We had two tickets to enter the Alhambra at 12:00pm.  We woke around 10am and left in search of some food.  We entered a bar near the Rio Darro called Minotuario.  We shared a bocadillo.  We walked up towards the Alhambra in a bit of a rush because it was crucial to enter at the time on our ticket.  A foggy forest trail led us up to the Alhambra — this alone was worth visiting Granada. Unfortunately, I didn’t realize we could have entered as early as 8am.  The 12pm ticket was just to enter certain areas of the Alhambra.  We were told the Alhambra closed at 2pm.  Sadly, we had to rush through the thousand year old fortress.

Overall, the experience was overwheleming.  The detail in the architecture was endless, the view of the city was charming, and the history was omnipresent.

At the Generalife, we bumped into Alex and Kat towards the end of our Alhambra visit.  We would meet later.  We left the Alhambra feeling satisfied, hungry, and tired.  Amissa couldn’t walk anymore so we sat on a bench for nearly fifteen minutes.  We walked back through  the forest to the city.

We found a strip of tapa bars and decided to choose one to eat at.  We had a few glasses of sangria and tapas.  After, we returned to Zebbie’s flat.  She made us some sweet potato veggie burgers. Later that night, we walked forty five minutes to meet our roommates for more tapas at El Peruano.  Their tapas came with a mountain of french fries.  After a few hours, we headed back to Zebbie’s to end the night.

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A Friday in Granada

Friday, November 2nd, 2012

In the morning, we walked down to the Plaza Mariana Pineda and had breakfast with Zebbie at the Futbol café.  Amissa and I had toast and tomato. Zebbie had churros and chocolate.  We split and headed to the Plaza del Carmen again to meet our friends.  We had arrived early and took advantage and entered the Ayuntamiento’s tourist office and garden.  We were told the Alhambra tickets were sold out.  Alberto and the roommates arrived. He gave me instructions on how to find tickets online the way they did earlier.  I went through the purchase on my cell phone. With that cleared, we headed up Avenida Reyes Catolicos towards Albaicin. Our first stop was at the Corral del Carbon, our first look at the Moorish footprint. We continued.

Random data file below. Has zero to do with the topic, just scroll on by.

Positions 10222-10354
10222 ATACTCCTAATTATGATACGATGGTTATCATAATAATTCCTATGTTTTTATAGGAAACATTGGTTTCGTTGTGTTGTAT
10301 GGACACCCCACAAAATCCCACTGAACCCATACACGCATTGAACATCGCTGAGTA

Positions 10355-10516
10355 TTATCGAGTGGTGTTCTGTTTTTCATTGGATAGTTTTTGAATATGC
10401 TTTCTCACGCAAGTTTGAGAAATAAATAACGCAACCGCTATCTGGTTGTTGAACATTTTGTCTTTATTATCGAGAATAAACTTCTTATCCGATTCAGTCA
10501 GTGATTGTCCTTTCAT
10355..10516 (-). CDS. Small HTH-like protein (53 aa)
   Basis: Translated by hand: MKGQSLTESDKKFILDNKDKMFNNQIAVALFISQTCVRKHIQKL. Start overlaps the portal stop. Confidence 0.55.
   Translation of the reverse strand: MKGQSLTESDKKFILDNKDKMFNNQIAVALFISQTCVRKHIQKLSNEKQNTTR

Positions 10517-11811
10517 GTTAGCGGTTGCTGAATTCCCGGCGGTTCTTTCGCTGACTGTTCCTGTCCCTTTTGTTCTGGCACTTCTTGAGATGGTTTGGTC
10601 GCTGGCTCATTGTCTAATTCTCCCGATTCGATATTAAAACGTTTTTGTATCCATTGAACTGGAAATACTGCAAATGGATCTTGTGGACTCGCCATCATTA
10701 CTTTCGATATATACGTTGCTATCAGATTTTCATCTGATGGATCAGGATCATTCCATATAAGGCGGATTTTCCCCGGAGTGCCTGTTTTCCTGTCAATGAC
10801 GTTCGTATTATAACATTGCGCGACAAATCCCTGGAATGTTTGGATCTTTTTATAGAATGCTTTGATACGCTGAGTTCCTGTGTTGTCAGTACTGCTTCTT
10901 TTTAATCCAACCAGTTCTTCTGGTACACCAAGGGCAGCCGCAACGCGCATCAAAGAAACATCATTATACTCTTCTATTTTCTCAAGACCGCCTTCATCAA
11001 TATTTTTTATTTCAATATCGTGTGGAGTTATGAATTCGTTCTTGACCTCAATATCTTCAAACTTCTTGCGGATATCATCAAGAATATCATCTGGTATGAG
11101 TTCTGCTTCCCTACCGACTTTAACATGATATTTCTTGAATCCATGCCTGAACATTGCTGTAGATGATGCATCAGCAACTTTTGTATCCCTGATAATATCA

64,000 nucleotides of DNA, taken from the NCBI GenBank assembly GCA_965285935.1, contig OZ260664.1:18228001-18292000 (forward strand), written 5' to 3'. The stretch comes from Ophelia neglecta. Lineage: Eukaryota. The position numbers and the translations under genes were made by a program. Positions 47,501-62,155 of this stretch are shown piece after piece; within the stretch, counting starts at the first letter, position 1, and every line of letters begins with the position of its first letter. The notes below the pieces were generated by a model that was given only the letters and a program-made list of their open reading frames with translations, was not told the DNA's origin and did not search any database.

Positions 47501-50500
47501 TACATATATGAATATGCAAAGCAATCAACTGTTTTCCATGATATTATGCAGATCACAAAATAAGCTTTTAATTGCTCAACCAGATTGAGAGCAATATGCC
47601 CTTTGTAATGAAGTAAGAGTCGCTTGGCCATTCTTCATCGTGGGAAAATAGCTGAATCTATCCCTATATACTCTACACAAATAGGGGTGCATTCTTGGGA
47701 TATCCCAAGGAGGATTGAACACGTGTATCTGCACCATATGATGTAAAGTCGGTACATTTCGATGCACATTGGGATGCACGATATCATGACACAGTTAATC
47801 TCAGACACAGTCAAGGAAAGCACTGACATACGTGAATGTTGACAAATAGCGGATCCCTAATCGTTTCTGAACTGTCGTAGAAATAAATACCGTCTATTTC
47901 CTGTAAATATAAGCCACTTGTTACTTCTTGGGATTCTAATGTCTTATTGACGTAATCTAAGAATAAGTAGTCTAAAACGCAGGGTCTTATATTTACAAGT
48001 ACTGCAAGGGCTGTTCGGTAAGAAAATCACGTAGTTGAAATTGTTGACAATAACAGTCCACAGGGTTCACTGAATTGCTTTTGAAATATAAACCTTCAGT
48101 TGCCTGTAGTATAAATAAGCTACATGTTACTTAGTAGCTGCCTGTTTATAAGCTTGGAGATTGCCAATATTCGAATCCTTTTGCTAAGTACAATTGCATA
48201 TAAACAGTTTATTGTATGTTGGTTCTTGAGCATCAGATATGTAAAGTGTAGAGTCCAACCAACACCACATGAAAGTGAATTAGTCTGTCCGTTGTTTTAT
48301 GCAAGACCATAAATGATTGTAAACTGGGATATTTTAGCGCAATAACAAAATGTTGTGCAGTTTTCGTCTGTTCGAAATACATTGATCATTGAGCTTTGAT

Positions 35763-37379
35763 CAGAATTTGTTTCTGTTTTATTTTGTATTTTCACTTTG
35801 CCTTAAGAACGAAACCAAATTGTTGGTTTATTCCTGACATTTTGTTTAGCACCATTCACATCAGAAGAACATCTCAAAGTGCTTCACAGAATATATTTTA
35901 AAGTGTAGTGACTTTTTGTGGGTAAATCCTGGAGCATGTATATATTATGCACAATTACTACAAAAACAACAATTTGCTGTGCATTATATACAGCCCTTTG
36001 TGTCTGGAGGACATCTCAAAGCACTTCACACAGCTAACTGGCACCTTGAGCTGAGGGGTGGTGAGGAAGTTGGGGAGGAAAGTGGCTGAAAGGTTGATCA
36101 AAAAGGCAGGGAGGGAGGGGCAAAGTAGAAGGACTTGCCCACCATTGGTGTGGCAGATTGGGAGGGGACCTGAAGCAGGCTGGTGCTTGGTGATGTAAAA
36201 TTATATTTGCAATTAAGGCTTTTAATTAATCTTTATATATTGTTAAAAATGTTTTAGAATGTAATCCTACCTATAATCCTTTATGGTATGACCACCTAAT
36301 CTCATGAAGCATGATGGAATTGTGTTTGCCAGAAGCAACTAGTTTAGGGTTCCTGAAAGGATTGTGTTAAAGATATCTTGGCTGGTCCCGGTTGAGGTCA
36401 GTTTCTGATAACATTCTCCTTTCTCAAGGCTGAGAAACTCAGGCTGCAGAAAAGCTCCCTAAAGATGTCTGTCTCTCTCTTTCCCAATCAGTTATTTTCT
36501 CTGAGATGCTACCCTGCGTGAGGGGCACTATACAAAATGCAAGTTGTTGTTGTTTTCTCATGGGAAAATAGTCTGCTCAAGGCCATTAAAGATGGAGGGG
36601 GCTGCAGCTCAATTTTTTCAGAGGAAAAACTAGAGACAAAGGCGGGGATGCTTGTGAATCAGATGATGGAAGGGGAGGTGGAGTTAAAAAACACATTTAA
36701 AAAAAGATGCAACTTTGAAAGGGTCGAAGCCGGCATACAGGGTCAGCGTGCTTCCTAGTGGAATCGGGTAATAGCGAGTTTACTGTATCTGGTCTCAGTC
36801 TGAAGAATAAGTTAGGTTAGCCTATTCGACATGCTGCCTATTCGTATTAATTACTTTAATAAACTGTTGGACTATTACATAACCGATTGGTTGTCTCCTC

Amissa was stopping at every souvenir shop. I was anxious to see the city and became frustrated.  I assured her that there would be time for that later. Everything was better once we reached Carrera del Darro and walked along the river. This part of Granada was pure magic – a superb mixture of nature and fascinating architecture.  We then walked to the Sacramonte and up to one of the city’s viewpoints.  The atmosphere changed in this barrio.  You could feel the isolation and poorer living conditions in this area but there was a certain Spanish charm that made this place exciting and real.  We reached the viewpoint and were impressed by the size of the Alhambra directly across from us – we would be going there the next day.

We were exploring Albaicin and eventually began looking for a place to rest and eat.  We ended up at a tapa bar, had some sangria, and devoured our patatas bravas. We decided to continue eating elsewhere.  We walked down Albaicin. Amissa bought earrings.  We stopped to eat at a Kebab King.  After, we headed to see the cathedral. It was immense.  We walked to the Plaza Bib-Rambla and split up to explore the shops of Alcaceria for 30 minutes. Instead of meeting back in front of the Cathedral, we bumped into our group members at a tea shop.

From there, we headed back up to Albaicin looking for a teteria.  We entered what looked like a random house. Inside was a teteria with three floors.  We each ordered our teas. There was Jazmin, Strawberry, Lemon, Raspberry, and a blend called Andalusian Night at our table.

We split, met up with Zebbie, and went out for tapas.  We hit three bars before going back home to bed.  The second bar had really big tapas. The waiters in the third bar were really friendly.  All the greasy French fries made me sick but I was fine. Granada is spectacular.